Lawsuits are a perennial fact of life for governments and public agencies — personal injury, ADA compliance, parking ticket appeals. They just go with the territory and Santa Clara has its share of these.
But because Santa Clara has several significant public assets that other comparably-sized cities don’t — sports stadium, convention center, electric utility — the City faces more sources of litigation than other cities, such as Sunnyvale, do.
With the 49ers, the City of Santa Clara and the Santa Clara Stadium Authority (SCSA), collectively, are currently embroiled in three breach of contract lawsuits, two counter suits and three private arbitration actions. All of these disputes concern provisions of the contracts the City Council approved from 2011 through 2014.
Another arbitration action, over the facilities rent paid by the 49ers for Levi’s Stadium, was settled last year.
These actions were initiated by the 49ers Stadium and Management LLCs, with the exception of the City’s two counter suits.
Critics, however, point to the City Council’s intransigence and inflammatory rhetoric since the end of 2015 —and its insulting public treatment of 49er executives — as a primary cause of these disputes.
Levi’s Stadium Lawsuits
The most recent 49ers lawsuit was filed in September and is over SCSA’s “partial” cancellation — the Authority’s description — of the Stadium Management contract.
The 49ers say that allegations of mismanagement and self-dealing the City has made against them are groundless. Further, the 49ers say revenue declines are direct results of the SCSA’s 10 p.m. weekday concert curfew and its public disclosure of confidential booking information.
The City filed a cross complaint in October.
A 2017 lawsuit followed an intractable impasse over what was owed Santa Clara on golf course parking for Levi’s Stadium from 2014 into 2016 — the payment for this parking was based on declines in golf course income attributable to stadium events. The City says that the 49ers owe about $700,000, which the 49ers have refused to pay.
The 49ers say that not only don’t they owe anything, the City owes them about $1 million in overcharges, as the parking contract says the payments cover losses directly attributable to stadium parking.
The City filed a counter suit. Its position is that the 49ers should pay for all declines in golf course revenue, regardless of whether the course was used for parking.
The case continues to drag on, with the 49ers asking the court to compel the City to turn over more financial records.
A third lawsuit, filed by the 49ers in 2017 — which also drags on — alleges Santa Clara officials systematically fabricated “false accusations of breach or nonperformance … to create a pretext for terminating the Stadium Management Agreement.” The argument began in 2016.
The 49ers are asking for a “declaratory action” from the judge requiring the SCSA to state that there has been no breach of contract.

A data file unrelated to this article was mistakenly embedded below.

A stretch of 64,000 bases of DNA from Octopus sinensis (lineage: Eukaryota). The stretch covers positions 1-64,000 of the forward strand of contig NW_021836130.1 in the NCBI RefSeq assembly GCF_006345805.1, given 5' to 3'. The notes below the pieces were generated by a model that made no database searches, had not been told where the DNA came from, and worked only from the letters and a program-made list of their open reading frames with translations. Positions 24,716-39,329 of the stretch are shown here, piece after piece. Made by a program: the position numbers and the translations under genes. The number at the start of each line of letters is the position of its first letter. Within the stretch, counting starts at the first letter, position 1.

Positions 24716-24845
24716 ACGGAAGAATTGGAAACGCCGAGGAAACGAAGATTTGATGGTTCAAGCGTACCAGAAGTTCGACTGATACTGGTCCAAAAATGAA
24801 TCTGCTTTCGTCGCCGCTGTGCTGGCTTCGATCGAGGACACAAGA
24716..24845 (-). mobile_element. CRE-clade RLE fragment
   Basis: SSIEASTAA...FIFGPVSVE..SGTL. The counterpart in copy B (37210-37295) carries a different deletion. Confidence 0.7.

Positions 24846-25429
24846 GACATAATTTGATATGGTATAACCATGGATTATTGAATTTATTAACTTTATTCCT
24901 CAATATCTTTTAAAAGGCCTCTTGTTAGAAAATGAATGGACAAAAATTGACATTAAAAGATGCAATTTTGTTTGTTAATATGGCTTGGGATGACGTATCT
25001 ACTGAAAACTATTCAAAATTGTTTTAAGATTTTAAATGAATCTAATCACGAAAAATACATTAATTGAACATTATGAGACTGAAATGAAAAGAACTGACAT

Levi’s Stadium Arbitration Actions
Santa Clara also currently faces two arbitration actions brought by the 49ers. Arbitration is a lawsuit in all but name that is filed heard before a privately hired judge. The parties pay all the expenses and there is no appeal of arbitration decisions. As it’s a private proceeding there are no public records unless parties choose to make them public.
The most recent arbitration action is for breach of contract concerning the SA’s unilateral modification of the Stadium Manager’s purchasing authority.
The Weekly requested a copy of the complaint but a 49ers spokesman said they were not able to make it public. The City told The Weekly it doesn’t object to the complaint being made public.
The City is also engaged in two additional arbitration actions; the first over public safety reimbursements for NFL events and the second over shared stadium expenses.
Santa Clara Also Faces Voting Rights, Environmental and Other Lawsuits
While disputes with the 49ers get the most attention, the City also faces other legal actions.
The one likely to prove most costly is one that Santa Clara brought on itself, and may bring on itself a second time: a California Voting Rights Act (CVRA) suit.
For years, the City ignored multiple warnings that Santa Clara’s at-large by-seat election system violated the California Voting Rights Act by diluting minority votes. After being found in violation the City appealed the decision, even though no public agency has ever prevailed in a CVRA lawsuit or appeal.
If the March 2020 ballot measure — three districts with two at-large seats in each — passes the City will almost certainly find itself facing a second complaint that it’s also almost certain to lose.
Santa Clara is also fighting two CEQA lawsuits — one about the City’s approval of development at the center of historic Eichler tracts, the second over City’s ban on connecting non “green” generation systems to Silicon Valley Power grid.
In addition the City faces a breach of contract lawsuit on retirement benefits from former City Manager Rajeev Batra.
Santa Clara is also among the parties named in:
A County Water District lawsuit charging mismanagement and misuse of public money in operating the sewage treatment plant the City shares with San José, which San José operates.
- A federal civil rights suit alleging false arrest and using excessive force toward a disorderly and abusive Levi’s Stadium patron by several police officers from neighboring cities, which are also named.
Note: The above list isn’t intended to be an exhaustive list of every currently active legal proceeding the City is involved in.